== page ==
African Journal of
Agricultural Research

  • Abbreviation: Afr. J. Agric. Res.
  • Language: English
  • ISSN: 1991-637X
  • DOI: 10.5897/AJAR
  • Start Year: 2006
  • Published Articles: 6714

Full Length Research Paper

Physico-chemical characterization of prickly pear (Opunicia Ficus indica) in the semi-arid region of Bahia State, Brazil

Valtânia Xavier Nunes
  • Valtânia Xavier Nunes
  • Fitotecnia, Universidade Federal de Viçosa, Avenida Peter Henry Rolfs, s/n - Campus Universitário, Viçosa - MG, 36570-900, Brazil.
  • Google Scholar
Núbia Xavier Nunes
  • Núbia Xavier Nunes
  • Agronomy, University in Montes Claros Unimontes (UNIMONTES), Janaúba-MG, Brazil.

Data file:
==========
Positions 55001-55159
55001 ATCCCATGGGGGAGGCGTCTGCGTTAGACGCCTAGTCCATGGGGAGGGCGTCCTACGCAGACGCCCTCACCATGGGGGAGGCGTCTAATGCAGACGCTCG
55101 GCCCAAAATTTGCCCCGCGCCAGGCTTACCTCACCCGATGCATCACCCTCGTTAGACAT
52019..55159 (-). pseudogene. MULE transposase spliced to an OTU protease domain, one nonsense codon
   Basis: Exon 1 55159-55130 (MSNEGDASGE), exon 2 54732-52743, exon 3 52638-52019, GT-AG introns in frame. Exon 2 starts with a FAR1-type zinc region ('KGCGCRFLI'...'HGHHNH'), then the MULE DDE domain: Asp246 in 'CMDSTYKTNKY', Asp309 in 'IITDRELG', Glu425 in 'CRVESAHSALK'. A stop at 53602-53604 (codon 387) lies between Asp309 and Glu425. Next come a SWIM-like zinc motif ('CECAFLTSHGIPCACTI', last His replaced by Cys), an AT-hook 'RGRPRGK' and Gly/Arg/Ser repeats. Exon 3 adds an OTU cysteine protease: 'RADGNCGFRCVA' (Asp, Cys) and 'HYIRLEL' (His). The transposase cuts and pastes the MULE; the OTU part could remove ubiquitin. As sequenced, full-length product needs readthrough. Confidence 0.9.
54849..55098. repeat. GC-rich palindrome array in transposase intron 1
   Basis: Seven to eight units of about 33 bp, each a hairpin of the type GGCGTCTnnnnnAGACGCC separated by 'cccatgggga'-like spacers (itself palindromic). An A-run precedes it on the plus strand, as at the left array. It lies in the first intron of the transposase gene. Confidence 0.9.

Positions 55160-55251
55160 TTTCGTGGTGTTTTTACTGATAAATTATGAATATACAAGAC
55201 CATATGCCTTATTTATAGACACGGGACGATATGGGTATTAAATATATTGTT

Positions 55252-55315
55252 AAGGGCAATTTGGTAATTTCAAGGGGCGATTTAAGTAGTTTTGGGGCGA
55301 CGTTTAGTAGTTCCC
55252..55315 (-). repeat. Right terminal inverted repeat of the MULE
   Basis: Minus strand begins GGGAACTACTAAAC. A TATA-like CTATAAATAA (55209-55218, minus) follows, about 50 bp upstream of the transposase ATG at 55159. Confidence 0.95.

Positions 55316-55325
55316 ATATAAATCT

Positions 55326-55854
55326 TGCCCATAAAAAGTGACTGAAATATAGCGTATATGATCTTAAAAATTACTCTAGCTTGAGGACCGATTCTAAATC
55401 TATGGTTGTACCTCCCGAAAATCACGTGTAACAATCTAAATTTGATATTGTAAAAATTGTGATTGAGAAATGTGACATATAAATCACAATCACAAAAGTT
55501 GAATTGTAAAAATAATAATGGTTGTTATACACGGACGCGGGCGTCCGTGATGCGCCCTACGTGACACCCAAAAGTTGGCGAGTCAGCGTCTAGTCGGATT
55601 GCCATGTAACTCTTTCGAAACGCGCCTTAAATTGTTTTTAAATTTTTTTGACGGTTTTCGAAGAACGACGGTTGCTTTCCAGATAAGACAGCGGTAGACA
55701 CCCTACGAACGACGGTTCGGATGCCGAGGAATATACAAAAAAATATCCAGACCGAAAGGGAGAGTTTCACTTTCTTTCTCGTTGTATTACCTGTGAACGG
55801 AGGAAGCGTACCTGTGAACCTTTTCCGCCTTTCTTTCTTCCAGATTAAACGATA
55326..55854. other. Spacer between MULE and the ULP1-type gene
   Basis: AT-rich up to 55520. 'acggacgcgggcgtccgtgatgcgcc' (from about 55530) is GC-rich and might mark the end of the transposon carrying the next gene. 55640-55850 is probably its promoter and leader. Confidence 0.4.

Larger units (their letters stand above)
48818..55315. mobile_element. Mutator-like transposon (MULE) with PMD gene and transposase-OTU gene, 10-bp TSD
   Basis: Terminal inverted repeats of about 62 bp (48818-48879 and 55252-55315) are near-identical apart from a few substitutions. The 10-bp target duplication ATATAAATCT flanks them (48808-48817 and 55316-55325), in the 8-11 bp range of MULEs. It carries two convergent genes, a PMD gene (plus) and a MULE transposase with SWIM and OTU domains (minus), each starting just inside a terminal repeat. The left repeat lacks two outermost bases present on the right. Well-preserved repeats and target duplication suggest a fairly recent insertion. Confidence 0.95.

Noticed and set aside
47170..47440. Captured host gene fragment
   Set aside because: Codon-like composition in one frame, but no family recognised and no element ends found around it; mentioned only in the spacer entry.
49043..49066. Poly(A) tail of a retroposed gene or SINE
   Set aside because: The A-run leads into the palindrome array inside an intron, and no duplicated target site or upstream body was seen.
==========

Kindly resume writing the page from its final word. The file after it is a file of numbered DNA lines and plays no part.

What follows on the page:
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Luciana Nogueira Londe
  • Luciana Nogueira Londe
  • Biologist, D.Sc., Pesq. Epamig Norte De Minas - Janaúba, Minas Gerais, Brazil.
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Carlinne Guimarães de Oliveira
  • Carlinne Guimarães de Oliveira
  • Agronomy, University in Montes Claros Unimontes (UNIMONTES), Janaúba-MG, Brazil.
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Natália Akemi Medina Inoue
  • Natália Akemi Medina Inoue
  • Agronomy, University in Montes Claros Unimontes (UNIMONTES), Janaúba-MG, Brazil.
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Selma Silva Rocha
  • Selma Silva Rocha
  • Teacher of IF-BAIANO he Instituto Federal de Educação, Ciência e Tecnologia Baiano, Brazil.
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Jéssica Guerra Calaes
  • Jéssica Guerra Calaes
  • Agronomy of Universidade Federal De Minas gerais (UFMG), Janaúba-MG, Brazil.
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  •  Received: 11 October 2017
  •  Accepted: 07 November 2017
  •  Published: 21 December 2017

 ABSTRACT